Electricity as part of basic human rights

Human rights have been dictated to us since elementary school where many of us have read them every day with the class, but we have rarely associated them with the right to have electricity. So, we will analyze many concepts and issues starting from energy poverty, to see if the right to have electricity is part of the basic rights and where it lies between the right to citizens and the responsibility of government.

© Robert Shahini

“Energy poverty is the situation in which a family cannot access energy services at a level that can meet its social and material needs”1 (study). While, the factors that risk families to go into energy poverty are:

  • The increase of the price of electricity is higher compared to the increase in revenues
  • Inability to provide energy at a low price
  • Increasing household needs for energy
  • Lack of efficiency in energy use
  • Policy interventions2(study)

The conditions that predetermine whether or not we are in energy poverty are: energy efficiency in buildings, energy costs and household income. In other words, when a person / family is not able to provide the necessary energy in the apartment at an affordable price, we are dealing with an energy poverty.

When we talk about providing the necessary energy we are talking about the fulfillment of a number of basic rights such as: the right to a sufficient standard of living that corresponds to adequate health and lifeArticle 25  including food, clothing, housing, medical care and necessary social services; Everyone has the right to education Article 26, here it should be taken into account that the school education often can be online (case of pandemic) or accomplishment of tasks/homework by electronic means and internet.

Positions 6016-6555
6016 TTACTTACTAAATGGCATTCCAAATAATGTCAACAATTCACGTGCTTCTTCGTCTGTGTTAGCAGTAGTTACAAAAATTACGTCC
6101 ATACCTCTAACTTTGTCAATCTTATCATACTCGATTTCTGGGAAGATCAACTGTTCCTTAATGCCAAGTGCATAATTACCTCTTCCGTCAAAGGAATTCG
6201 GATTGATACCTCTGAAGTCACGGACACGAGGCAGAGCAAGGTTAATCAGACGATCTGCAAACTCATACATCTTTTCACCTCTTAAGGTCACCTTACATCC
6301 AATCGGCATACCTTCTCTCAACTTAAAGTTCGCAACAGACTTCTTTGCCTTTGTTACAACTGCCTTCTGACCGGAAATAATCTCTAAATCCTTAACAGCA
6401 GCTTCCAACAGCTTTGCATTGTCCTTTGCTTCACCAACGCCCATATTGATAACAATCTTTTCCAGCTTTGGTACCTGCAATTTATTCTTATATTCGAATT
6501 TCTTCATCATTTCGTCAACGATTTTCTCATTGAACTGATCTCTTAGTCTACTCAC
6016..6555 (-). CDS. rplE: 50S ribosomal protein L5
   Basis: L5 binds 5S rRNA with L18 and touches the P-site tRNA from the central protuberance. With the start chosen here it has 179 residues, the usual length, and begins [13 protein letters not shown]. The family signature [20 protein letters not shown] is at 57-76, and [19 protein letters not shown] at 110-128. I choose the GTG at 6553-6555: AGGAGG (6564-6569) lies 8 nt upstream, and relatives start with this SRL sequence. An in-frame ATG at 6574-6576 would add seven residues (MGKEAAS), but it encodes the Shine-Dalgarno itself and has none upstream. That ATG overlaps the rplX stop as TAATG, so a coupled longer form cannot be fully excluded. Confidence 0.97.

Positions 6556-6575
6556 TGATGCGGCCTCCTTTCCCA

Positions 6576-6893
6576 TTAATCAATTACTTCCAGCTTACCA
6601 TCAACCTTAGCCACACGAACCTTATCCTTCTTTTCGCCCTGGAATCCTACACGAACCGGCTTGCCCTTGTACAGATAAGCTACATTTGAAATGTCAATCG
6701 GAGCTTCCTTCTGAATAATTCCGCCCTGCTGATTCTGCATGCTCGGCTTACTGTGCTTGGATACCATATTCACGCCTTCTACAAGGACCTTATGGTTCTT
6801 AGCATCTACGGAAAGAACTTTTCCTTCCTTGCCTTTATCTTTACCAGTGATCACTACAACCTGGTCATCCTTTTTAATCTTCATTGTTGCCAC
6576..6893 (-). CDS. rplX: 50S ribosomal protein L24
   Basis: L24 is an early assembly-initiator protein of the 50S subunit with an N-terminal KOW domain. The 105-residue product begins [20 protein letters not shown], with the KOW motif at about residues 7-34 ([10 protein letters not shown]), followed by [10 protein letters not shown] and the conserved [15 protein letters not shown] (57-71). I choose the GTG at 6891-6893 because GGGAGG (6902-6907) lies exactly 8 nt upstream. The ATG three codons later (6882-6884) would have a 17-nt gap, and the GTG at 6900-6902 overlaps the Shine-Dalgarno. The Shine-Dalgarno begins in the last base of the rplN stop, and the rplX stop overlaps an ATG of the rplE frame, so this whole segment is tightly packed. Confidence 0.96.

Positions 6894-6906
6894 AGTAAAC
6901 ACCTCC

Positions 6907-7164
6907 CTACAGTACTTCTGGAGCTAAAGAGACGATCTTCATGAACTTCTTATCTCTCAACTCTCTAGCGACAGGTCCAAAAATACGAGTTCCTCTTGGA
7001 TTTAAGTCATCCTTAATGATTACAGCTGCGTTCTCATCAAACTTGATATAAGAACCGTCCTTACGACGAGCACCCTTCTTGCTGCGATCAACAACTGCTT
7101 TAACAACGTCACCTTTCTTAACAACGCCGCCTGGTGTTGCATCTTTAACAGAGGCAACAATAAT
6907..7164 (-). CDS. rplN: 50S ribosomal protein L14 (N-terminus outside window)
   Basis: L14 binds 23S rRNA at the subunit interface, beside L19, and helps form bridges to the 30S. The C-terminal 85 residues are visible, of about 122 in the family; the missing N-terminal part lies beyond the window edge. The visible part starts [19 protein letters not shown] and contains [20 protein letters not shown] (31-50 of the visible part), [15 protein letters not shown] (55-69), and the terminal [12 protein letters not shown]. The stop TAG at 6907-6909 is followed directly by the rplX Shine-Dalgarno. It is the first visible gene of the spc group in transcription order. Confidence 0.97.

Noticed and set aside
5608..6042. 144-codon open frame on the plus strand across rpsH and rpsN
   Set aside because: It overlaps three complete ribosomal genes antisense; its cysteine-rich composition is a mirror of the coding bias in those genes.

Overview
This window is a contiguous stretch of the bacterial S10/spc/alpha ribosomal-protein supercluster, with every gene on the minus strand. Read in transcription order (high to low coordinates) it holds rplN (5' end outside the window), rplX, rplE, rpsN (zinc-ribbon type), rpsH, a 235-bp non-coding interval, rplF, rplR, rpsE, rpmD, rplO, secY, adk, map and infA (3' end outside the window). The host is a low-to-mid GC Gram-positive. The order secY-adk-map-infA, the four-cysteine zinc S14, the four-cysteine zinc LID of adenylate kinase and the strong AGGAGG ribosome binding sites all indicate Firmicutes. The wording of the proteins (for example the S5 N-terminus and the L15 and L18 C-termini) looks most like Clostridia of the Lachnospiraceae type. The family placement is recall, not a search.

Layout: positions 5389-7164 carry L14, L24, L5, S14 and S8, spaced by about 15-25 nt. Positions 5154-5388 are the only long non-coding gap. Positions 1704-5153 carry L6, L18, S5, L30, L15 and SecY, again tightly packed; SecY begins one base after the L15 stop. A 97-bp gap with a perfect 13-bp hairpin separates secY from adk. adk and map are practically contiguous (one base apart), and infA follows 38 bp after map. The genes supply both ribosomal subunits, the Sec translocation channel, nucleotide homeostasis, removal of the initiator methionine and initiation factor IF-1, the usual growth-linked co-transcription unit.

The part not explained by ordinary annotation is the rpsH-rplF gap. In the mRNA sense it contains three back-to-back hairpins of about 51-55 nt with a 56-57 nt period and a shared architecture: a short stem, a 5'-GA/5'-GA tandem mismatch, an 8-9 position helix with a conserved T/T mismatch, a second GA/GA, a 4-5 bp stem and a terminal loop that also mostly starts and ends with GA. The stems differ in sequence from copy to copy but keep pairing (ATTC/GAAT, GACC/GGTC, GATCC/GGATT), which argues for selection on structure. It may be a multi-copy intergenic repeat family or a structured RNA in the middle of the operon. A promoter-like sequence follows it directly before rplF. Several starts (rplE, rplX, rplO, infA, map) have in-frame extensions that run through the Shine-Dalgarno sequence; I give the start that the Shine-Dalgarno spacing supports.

According to the study conducted by EcoAlbania in 2018, in Tirana over 45% of surveyed households use electricity as the only way to cook, 69% of them use electricity to provide water to their homes by pumping, 68% use electricity to heat their home, 62% to cool it during the summer season and 95% of households use electricity to heat water. Cut to, in conditions of energy poverty, many families would not be able to meet these basic needs. In addition to what we talked about above, it is worth mentioning the fact that the needs of households for the use of energy are increasing more and more, the right to access information is ensured through having an electronic device, internet, television, etc. All of these constitute a wide range of rights secured by electricity. This right is very important even for United Nations governments.

In the goals of the United Nations for sustainable development launched as an action plan in 2015 to be realized by 2030, as the 7th objective is the provision of affordable and clean energy. Ensuring affordable, reliable, sustainable and modern energy access for all. Translated differently into 5 measuring components:

  • AVAILABLE to all, in sufficient quantity. 
  • ACCESSIBLE to all, implying four sub-components: geographically accessible, economically accessible, without discrimination, and having access to information.
  • ACCEPTABLE to all, meaning it supports a wide range of general needs (e.g., cultural, climatic, etc.) while also recognizing more specific physical needs (e.g., for pregnant women).  
  • Of sufficient QUALITY to all, meaning sufficiently reliable, safe, scientifically sound, etc.
  • SUSTAINABLE to all, increasingly this aspect is embedded.

One of the reasons why the Sustainable Development Goals (SDGs) and Agenda 2030 are a transformative development framework is that they are based on human rights4. Albania as a UN member is committed to the 2030 agenda with the support of UNDP to achieve the Sustainable Development Goals.

For the reasons listed above we can say that electricity is a basic right, which should be guaranteed to everyone, geographically and economically accessible. The study conducted in 2018 showed that 42% of households have difficulty paying their electricity bill 5. (study) While many mountainous areas during the winter period have power outages thus conditioning not only families but also tourism businesses. (Valbona case) So we say that Albania’s work to guarantee clean and sustainable electricity is still great and so steps must be taken. Specially to see alternative solutions to provide energy as it is through solar panels and not Hydropower.


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Workshop with environmental NGOs in Vlora